Hawkins returned to his alma mater in 2006 to take over a program that had 11 straight losing seasons. After a 2-7 inaugural season that saw considerable improvement, Beecher has gone 45-20 while playing as the smallest school in the Genesee Area Conference's Red Division.


"We had to change the attitude," Hawkins said. "There were a lot of people who were, 'We play basketball at Beecher.' That was the approach. Then there was the losing attitude throughout the whole football program. The first year, we were 2-7. We were in a lot of games, but you could see the losing attitude from being beat down all those years. We as a coaching staff stayed on them."


The fact that Hawkins would return to the community after an NFL career gives him considerable credibility with his players.


"That means a lot," Craig said. "Most people look up to him as a father. He came to build the program and led us to where we are now. I learned a lot from him. As a young man, I look up to him. If I have problems, I go to coach Hawkins and talk to him about it. He's more a man than a football coach. He leads you to the right way."

PHOTO: (Top) Beecher linebacker Tyrik Wicks (20) wraps up Saginaw Nouvel's Ryan Sullivan (4) as sophomore Mike Herd (15) also pursues during last weekend's Regional Final. (Middle) Flint Beecher coach Courtney Hawkins, who also played at Michigan State and in the NFL.  (Click to see more from the Regional Final at

Constantine Football All-Stater, Wrestling Champ Aiming for Grand Finale

By Scott Hassinger
Special for

April 30, 2024

CONSTANTINE – Bennett VandenBerg has earned many accolades over the last four years as a three-sport athlete at Constantine.

Southwest CorridorBut the awards aren't what the 6-foot-3, 240-pound standout will remember most when reflecting on his memories as an all-state football player, state champion wrestler and record-breaking throwing specialist on the Falcons' track & field squad.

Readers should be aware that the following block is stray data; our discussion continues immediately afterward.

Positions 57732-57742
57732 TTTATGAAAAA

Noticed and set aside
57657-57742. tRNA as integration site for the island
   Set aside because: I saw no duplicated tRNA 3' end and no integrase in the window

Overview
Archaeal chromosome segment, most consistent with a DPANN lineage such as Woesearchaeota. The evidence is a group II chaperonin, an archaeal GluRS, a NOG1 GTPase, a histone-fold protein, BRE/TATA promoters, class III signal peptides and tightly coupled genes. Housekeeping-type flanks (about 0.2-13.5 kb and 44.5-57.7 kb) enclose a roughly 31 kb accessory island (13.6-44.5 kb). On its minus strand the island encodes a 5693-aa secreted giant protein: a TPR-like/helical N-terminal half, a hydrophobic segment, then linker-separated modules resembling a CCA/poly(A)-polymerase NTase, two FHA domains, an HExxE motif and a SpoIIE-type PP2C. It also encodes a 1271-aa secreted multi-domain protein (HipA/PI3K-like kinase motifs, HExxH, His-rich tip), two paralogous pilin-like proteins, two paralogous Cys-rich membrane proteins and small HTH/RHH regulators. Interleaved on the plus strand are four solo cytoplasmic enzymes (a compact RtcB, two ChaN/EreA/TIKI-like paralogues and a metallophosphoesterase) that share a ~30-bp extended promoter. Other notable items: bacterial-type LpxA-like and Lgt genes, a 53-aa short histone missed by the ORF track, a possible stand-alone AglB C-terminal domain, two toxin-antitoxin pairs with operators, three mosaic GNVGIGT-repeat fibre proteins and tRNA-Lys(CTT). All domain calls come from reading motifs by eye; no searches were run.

"I'll remember how I represented our school and pushed myself to be the best I could be in each sport that I played," said VandenBerg, who has earned 12 varsity letters.

VandenBerg has evolved into one of the most accomplished athletes in the state this school year as a senior, especially standing out among those from smaller communities.

This past fall he was named first-team Division 5-6 all-state at defensive end in football before winning the Division 3 Individual Finals wrestling title at 285 pounds in early March at Ford Field.

VandenBerg's final goal is to win the discus title at the Lower Peninsula Division 3 Finals on Saturday, June 1, in Kent City to end his Constantine career all-state in all three sports.

He broke the school record in the discus his junior year with a throw of 158 feet, 1 inch; the previous mark of 156-6 had been held by Doug Polasek since 1986. VandenBerg has eclipsed his school record twice this spring, most recently with a personal-best toss of 170-9 in a Southwestern Athletic Conference double dual meet with Schoolcraft and Kalamazoo Christian. He ranks No. 4 statewide in the event regardless of enrollment division. Lawton junior Mason Mayne at 175-4 is the only Division 3 competitor with a better throw than VandenBerg.

"It's really cool to have your name up on the school record board, but I'd like to make that mark more untouchable before I'm done," VandenBerg said. "My goal is to be a state discus champion. I've put in the necessary work for it. It would be nice to end my career that way."

Kyle Rimer, Constantine's veteran boys track & field coach, is most impressed with VandenBerg's leadership and presence in working with the Falcons' younger athletes.

VandenBerg, top position, battles Wyatt Spalo in their Division championship wrestling match at 285 pounds in March at Ford Field. "Bennett loves to compete. Ever since he was a freshman, we've also had him on our 400-meter relay team. That's something he really enjoys doing. He's not just a thrower, but a good overall athlete with lots of drive,” Rimer said. “There's a lot of individuality in track & field, but I think he does a great job of leading the younger kids. He has the drive, accountability and technique to achieve his goal of being a state champion in his throwing events.”

VandenBerg is already a two-time Finals placer in the discus, earning sixth as a junior and seventh his sophomore year. He admits being a little disappointed with his distance at the 2023 state meet.

"In that particular event (discus) you need lots of focus and determination because there are a ton of tiny things you can mess up on that affect your throw. To become better you need to be consistent, show up every day and be willing to put in the work," VandenBerg said. "Right now I'm working on my speed in the circle and quickness in my follow-through."